Everything was ready. In the shed, from which all the wounded men had now been removed and which had since remained untenanted, Nuttall had concealed the necessary stores: a hundredweight of bread, a quantity of cheese, a cask of water and some few bottles of Canary, a compass, quadrant, chart, half-hour glass, log and line, a tarpaulin, some carpenter's tools, and a lantern and candles. And in the stockade, all was likewise in readiness. Hagthorpe, Dyke, and Ogle had agreed to join the venture, and eight others had been carefully recruited. In Pitt's hut, which he shared with five other rebels-convict, all of whom were to join in this bid for liberty, a ladder had been constructed in secret during those nights of waiting. With this they were to surmount the stockade and gain the open. The risk of detection, so that they made little noise, was negligible. Beyond locking them all into that stockade at night, there was no great precaution taken. Where, after all, could any so foolish as to attempt escape hope to conceal himself in that island? The chief risk lay in discovery by those of their companions who were to be left behind. It was because of these that they must go cautiously and in silence.
The day that was to have been their last in Barbados was a day of hope and anxiety to the twelve associates in that enterprise, no less than to Nuttall in the town below.
Towards sunset, having seen Nuttall depart to purchase and fetch the sloop to the prearranged moorings at the wharf, Peter Blood came sauntering towards the stockade, just as the slaves were being driven in from the fields. He stood aside at the entrance to let them pass, and beyond the message of hope flashed by his eyes, he held no communication with them.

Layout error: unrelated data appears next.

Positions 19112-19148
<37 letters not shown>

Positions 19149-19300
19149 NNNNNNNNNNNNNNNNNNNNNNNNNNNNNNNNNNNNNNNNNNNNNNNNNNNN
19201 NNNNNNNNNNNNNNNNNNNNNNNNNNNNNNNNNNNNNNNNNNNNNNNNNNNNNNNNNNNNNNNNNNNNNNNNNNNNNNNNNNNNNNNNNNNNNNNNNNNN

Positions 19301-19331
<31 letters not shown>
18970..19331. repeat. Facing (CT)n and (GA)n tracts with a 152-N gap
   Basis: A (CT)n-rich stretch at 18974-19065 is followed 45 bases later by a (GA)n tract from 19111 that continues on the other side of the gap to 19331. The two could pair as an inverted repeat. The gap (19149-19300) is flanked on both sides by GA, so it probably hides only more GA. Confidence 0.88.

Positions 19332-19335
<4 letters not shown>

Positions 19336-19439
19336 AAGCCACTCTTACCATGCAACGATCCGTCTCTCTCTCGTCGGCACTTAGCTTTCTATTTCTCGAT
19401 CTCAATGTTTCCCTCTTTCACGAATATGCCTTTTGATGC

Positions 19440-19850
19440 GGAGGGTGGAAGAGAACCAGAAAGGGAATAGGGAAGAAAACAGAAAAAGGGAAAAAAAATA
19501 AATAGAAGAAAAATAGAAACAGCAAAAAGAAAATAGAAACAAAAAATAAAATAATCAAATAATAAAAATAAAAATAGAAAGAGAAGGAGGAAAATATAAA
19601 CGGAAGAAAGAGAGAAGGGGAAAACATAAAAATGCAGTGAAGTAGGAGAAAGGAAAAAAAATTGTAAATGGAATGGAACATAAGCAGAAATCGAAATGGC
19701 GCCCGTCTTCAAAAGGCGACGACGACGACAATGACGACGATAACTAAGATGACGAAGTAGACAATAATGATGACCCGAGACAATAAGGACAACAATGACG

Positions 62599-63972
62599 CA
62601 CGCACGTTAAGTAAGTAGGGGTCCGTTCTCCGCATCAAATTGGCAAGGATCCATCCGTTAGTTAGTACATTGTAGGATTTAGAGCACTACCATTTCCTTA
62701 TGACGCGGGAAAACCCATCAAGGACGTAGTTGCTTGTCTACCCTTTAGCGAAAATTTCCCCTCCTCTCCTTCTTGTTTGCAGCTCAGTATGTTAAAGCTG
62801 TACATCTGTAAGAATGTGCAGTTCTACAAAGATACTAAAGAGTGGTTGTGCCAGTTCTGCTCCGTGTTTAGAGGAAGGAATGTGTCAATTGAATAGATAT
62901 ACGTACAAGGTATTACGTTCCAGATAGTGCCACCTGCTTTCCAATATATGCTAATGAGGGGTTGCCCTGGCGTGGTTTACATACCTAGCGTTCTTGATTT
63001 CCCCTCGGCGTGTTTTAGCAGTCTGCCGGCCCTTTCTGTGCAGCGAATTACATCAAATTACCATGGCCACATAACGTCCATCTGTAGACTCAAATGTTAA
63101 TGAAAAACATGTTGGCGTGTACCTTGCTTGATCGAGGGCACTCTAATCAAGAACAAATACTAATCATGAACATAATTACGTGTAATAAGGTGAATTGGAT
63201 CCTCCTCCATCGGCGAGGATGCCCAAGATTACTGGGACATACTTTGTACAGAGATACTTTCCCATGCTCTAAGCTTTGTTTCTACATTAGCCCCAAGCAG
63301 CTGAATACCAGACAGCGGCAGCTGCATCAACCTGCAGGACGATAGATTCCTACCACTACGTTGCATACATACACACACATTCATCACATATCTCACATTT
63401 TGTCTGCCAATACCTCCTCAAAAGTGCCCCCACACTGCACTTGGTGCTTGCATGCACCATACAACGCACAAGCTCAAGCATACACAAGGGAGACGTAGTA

He entered the stockade in their wake, and as they broke their ranks to seek their various respective huts, he beheld Colonel Bishop in talk with Kent, the overseer. The pair were standing by the stocks, planted in the middle of that green space for the punishment of offending slaves.
As he advanced, Bishop turned to regard him, scowling. "Where have you been this while?" he bawled, and although a minatory note was normal to the Colonel's voice, yet Blood felt his heart tightening apprehensively.
"I've been at my work in the town," he answered. "Mrs. Patch has a fever and Mr. Dekker has sprained his ankle."
"I sent for you to Dekker's, and you were not there. You are given to idling, my fine fellow. We shall have to quicken you one of these days unless you cease from abusing the liberty you enjoy. D'ye forget that ye're a rebel convict?"
"I am not given the chance," said Blood, who never could learn to curb his tongue.
"By God! Will you be pert with me?"
Remembering all that was at stake, growing suddenly conscious that from the huts surrounding the enclosure anxious ears were listening, he instantly practised an unusual submission.
"Not pert, sir. I... I am sorry I should have been sought...."
"Aye, and you'll be sorrier yet. There's the Governor with an attack of gout, screaming like a wounded horse, and you nowhere to be found. Be off, man - away with you at speed to Government House! You're awaited, I tell you. Best lend him a horse, Kent, or the lout'll be all night getting there.
They bustled him away, choking almost from a reluctance that he dared not show. The thing was unfortunate; but after all not beyond remedy. The escape was set for midnight, and he should easily be back by then. He mounted the horse that Kent procured him, intending to make all haste.
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Captain Blood -by- Rafael Sabatini